Tell us something about yourself, how did you get started, do you consider yourself a crafter, maker, artist…
Jewelry was my hobby for 10 years before I actually started to turn it into a business in 2012, selling both handmade jewelry and supplies. The inspiration from my products comes from my own taste, what I like in aesthetics in general, things that I wished I could find and I was not able to. I love color, and you can see that clearly reflected in my products. I consider myself an artist and a businesswoman, I curate my collection carefully and pay attention to quality as well as customer demands.
How did you discover Etsy? Did you have any previous experience in selling handmade products? Why did you start selling online?
A friend introduced me to Etsy because she was selling her own jewelry. So I thought I would give it a try with no expectations whatsoever. I did, and within 6 months I was able to quit my corporate job!
What products do you sell, what type of materials are used in your creations, how do you design your products, what makes your products stand out?
Stephanie Martin is all about delicate seed beads from Czech Republic, color, elegance, and making a statement. And quality is a must. We create colorful pieces, boho chic style. We use materials that have been around for over 200 years and we give them a modern and contemporary look.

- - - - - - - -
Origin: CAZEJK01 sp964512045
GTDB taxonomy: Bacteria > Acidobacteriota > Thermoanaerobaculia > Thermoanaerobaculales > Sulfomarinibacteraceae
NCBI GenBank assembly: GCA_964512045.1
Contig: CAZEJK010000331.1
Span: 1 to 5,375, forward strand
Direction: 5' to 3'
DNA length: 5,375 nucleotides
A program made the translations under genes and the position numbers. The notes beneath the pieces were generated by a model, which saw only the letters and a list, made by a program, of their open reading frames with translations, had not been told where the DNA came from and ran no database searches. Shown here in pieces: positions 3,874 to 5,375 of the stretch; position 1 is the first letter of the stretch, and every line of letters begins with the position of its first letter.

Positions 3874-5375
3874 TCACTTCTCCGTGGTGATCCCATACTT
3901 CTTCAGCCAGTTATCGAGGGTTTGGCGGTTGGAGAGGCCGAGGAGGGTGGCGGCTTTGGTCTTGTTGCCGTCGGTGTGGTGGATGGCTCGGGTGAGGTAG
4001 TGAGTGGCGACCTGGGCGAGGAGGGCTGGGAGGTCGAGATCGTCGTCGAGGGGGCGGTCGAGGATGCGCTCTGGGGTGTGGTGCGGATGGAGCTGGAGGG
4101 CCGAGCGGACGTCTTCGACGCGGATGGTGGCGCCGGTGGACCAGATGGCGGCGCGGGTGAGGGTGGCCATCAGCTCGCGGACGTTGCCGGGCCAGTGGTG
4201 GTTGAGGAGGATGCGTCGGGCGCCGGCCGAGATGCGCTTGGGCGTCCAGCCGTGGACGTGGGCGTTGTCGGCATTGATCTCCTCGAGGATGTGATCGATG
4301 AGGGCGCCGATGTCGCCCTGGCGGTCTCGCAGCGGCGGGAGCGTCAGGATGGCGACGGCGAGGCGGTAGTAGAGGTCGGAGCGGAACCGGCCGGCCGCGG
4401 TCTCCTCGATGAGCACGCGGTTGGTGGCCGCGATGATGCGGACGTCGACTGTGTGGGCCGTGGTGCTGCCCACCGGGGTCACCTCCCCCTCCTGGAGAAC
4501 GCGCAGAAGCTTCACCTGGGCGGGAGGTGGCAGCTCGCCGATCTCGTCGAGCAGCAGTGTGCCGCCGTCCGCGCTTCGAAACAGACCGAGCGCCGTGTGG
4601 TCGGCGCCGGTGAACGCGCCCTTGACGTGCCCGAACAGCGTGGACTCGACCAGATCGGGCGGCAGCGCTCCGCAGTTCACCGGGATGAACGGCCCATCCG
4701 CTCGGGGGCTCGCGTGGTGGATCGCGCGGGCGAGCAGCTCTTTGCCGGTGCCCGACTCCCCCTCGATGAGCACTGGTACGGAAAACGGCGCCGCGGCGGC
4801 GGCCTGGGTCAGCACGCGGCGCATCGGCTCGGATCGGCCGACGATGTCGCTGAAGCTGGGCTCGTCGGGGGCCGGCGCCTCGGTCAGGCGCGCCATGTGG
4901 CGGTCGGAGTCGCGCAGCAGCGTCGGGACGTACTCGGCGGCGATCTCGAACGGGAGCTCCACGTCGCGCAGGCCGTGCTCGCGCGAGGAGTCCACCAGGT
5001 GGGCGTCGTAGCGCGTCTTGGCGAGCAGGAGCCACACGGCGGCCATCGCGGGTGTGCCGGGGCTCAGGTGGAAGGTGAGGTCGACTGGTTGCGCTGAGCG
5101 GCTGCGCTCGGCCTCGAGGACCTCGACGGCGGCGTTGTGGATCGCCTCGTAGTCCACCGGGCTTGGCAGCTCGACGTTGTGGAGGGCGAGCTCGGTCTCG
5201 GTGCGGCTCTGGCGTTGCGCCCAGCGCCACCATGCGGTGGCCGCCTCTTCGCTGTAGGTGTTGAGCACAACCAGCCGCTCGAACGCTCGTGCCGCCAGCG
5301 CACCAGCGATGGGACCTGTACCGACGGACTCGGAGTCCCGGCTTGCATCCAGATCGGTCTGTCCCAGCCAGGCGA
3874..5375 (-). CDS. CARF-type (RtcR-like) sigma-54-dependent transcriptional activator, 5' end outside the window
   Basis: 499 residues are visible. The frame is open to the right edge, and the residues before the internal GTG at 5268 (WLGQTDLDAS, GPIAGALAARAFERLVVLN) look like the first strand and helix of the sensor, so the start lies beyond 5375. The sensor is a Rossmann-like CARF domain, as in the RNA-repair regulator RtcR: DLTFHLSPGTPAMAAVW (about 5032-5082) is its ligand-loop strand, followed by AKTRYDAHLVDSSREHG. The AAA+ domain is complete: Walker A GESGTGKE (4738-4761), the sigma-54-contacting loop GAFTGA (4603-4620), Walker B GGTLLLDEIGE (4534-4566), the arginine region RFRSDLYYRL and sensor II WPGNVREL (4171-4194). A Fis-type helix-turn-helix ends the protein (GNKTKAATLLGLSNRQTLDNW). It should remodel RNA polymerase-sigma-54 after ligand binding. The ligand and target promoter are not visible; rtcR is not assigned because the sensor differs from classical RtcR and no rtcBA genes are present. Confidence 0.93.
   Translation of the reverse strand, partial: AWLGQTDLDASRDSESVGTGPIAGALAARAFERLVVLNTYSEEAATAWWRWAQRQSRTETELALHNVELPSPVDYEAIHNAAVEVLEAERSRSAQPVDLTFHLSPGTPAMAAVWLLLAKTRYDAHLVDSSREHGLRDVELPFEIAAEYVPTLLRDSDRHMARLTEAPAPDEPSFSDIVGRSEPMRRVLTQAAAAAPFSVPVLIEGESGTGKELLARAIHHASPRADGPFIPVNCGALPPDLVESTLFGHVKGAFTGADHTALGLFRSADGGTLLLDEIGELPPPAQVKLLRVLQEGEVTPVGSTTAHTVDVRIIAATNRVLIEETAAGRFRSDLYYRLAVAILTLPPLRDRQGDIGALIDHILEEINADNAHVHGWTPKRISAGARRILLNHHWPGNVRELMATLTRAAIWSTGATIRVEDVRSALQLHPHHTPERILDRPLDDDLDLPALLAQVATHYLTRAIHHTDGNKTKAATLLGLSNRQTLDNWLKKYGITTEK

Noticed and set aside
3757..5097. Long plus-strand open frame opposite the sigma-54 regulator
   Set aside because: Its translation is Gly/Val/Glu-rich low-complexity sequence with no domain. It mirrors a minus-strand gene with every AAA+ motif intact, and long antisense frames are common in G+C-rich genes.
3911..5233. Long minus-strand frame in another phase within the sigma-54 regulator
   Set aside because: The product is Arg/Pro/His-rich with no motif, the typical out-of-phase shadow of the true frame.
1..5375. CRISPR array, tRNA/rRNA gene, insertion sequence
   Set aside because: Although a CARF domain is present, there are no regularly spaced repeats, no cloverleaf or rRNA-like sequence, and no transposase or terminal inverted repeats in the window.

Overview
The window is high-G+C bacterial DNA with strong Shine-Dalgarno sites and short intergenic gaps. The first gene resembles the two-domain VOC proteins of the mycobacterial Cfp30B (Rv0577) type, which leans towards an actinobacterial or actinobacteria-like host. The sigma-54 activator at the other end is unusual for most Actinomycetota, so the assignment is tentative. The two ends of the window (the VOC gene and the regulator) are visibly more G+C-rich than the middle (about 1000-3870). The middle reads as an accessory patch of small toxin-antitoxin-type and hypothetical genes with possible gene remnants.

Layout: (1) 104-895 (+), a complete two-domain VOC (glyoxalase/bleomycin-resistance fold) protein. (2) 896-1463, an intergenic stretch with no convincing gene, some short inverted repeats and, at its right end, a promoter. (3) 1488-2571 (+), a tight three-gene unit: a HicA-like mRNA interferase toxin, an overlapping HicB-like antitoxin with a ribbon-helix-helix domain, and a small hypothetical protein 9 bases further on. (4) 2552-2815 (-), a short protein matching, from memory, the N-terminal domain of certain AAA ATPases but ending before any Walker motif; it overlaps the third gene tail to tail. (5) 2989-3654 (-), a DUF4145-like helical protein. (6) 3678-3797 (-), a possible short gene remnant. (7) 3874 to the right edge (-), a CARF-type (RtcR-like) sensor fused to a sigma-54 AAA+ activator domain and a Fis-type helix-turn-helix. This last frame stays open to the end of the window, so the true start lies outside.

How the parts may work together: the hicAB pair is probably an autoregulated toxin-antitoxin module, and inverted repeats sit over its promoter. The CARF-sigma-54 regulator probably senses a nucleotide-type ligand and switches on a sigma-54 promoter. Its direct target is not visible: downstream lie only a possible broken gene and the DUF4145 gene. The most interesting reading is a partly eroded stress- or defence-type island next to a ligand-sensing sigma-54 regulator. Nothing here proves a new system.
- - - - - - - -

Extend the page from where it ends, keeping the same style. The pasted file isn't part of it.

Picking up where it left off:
How was your experience in learning to craft, are you self-taught or did you have a mentor, how long did it take for you to be satisfied with your creations
I am self taught in all aspects of my business, I didn’t have a mentor. I think I am the type of person who starts something and then figures it out along the way. Sometimes is the best way to start something, otherwise you never do it!
What was your original goal when you opened up an Etsy shop? What impacted your decision to start selling online? Do you consider online selling as a side-job, full-time job, or extra income to pay for your hobby?
Selling online has been and is my full time job since 2012, and what encourage me was the limitations of income earning I had being an employee. I wanted to grow, I knew I was capable of more.
Did you have any fears or reservations before opening up your Etsy shop? Were you worried about profitability or product competitiveness? What are some concerns and questions you had before you got started? How did you overcome them?